AZ expands phase 3 trials of COVID-19 vaccine frontrunner into US
AstraZeneca has expanded development of COVID-19 vaccine AZD1222 into the US, beginning a phase 3 clinical trial across all adult age groups.
The UK pharma said that the trial will recruit up to 30,000 adults aged 18 years or over to assess the safety, efficacy and immune response.
AZ already has late-stage trials ongoing in the UK, Brazil and South America, with trials planned to start in Japan and Russia, recruiting up to 50,000 patients globally.
Results from the late-stage trials are anticipated later this year, depending on the rate of infection within clinical trial communities.
The US trial is funded by the US government agency Biomedical Advanced Development Authority (BARDA), and the National Institute of Allergy and Infectious Diseases, which as part of the National Institutes of Health is funded by federal grants.
AZ said the trial will include people from diverse racial, ethnic and geographic groups who are healthy or have stable underlying medical conditions.
This includes people living with HIV or who are at increased risk of infection from the SARS-COV-2 virus that causes the disease.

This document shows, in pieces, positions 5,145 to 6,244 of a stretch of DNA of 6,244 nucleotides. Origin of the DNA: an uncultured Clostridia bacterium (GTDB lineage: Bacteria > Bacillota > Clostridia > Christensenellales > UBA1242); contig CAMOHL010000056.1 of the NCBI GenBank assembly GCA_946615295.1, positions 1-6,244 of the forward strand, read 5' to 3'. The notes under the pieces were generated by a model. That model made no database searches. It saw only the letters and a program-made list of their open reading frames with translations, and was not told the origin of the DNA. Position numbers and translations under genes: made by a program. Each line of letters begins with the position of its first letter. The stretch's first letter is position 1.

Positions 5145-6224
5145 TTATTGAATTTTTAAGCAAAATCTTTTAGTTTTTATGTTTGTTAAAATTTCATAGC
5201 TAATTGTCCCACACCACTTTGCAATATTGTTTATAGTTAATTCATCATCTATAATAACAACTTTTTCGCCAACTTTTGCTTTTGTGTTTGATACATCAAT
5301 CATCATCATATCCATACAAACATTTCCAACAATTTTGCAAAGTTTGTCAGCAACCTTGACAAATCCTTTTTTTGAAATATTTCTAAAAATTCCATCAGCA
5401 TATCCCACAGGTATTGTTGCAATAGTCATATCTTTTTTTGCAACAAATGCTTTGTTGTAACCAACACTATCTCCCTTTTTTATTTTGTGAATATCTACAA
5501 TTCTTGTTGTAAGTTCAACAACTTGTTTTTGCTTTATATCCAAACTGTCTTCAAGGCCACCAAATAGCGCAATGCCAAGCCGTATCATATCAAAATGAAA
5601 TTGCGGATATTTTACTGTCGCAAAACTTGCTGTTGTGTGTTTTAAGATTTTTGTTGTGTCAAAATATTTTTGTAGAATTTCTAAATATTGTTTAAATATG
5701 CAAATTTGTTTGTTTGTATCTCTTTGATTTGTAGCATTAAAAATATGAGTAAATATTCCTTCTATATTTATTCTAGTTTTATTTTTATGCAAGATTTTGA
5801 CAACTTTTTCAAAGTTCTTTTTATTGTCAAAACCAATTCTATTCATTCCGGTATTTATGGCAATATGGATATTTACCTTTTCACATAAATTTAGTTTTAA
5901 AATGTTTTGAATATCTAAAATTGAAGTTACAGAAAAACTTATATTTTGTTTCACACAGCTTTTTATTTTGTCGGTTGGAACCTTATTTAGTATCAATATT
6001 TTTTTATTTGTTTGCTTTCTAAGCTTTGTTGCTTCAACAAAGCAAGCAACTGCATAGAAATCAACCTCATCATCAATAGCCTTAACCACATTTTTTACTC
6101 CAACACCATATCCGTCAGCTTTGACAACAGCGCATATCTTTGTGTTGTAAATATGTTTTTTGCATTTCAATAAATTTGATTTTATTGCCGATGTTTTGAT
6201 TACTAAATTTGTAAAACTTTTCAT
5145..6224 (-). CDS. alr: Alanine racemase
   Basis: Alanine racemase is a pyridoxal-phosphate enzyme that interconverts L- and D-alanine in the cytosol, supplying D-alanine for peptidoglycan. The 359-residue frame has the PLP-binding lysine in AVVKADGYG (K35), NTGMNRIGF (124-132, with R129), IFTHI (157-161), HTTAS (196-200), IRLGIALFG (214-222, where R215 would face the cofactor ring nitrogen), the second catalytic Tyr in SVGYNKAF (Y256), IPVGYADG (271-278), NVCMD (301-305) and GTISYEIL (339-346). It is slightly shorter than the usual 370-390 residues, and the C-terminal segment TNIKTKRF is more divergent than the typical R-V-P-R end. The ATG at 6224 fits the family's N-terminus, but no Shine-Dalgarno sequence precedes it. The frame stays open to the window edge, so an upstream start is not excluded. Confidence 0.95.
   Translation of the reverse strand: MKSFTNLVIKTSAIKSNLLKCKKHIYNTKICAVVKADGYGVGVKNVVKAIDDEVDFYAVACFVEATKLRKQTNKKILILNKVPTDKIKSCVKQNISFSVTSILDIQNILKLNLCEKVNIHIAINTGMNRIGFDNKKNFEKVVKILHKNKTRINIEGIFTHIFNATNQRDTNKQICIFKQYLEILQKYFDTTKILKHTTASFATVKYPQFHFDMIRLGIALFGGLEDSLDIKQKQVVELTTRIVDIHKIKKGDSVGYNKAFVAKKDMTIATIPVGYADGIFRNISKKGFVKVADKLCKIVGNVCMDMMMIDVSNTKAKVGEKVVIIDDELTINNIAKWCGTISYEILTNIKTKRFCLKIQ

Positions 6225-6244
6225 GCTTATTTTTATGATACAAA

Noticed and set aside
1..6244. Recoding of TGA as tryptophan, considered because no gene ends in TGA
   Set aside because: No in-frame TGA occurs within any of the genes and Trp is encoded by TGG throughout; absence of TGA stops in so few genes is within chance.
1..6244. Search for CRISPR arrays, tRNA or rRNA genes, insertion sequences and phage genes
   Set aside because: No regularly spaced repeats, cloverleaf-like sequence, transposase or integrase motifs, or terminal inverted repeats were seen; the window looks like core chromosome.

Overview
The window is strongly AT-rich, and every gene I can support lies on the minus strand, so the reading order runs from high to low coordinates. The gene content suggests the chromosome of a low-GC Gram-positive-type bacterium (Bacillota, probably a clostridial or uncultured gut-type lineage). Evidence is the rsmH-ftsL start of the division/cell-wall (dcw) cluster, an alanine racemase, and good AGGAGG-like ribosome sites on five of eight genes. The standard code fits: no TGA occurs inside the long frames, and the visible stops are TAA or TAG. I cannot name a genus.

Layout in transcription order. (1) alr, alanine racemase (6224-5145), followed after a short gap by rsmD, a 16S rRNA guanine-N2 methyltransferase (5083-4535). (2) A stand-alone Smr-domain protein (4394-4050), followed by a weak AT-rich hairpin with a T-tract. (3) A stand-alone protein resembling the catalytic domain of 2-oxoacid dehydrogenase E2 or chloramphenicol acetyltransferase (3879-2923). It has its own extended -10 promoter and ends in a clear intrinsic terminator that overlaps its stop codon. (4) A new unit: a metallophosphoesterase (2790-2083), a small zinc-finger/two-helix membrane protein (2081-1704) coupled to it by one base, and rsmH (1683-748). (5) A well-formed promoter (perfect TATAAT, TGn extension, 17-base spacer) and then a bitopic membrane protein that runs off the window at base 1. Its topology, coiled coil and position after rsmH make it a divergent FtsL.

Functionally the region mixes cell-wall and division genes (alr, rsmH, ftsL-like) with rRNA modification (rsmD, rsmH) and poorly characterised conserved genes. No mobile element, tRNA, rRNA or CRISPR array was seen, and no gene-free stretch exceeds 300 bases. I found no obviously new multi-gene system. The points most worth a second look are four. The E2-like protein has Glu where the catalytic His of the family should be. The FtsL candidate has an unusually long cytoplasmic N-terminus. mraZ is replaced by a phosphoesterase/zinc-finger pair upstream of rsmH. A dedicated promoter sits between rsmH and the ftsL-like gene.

Centres outside the US are also included based on the predicted transmission of the virus and sites in Peru and Chile are planned to begin recruitment shortly.
Participants are being randomised to receive two doses of either AZD1222 or a saline control, four weeks apart, with twice as many participants receiving the potential vaccine than the saline control.
The trial is assessing efficacy and safety of the vaccine in all participants, and local and systemic reactions and immune responses will be assessed in 3,000 participants.
The vaccine is still the frontrunner in a list of 30 COVID-19 vaccines in clinical development maintained by the World Health Organization.
Invented by the University of Oxford and its spin-out company Vaccitech, AZD1222 uses a weakened version of a common cold virus that causes symptoms in chimpanzees as a vector.
The virus contains genetic material of the SARS-CoV-2 spike protein, priming the immune system to attack the SARS-CoV-2 coronavirus if it later infects the body.
Feature image courtesy of Rocky Mountain Laboratories/NIH
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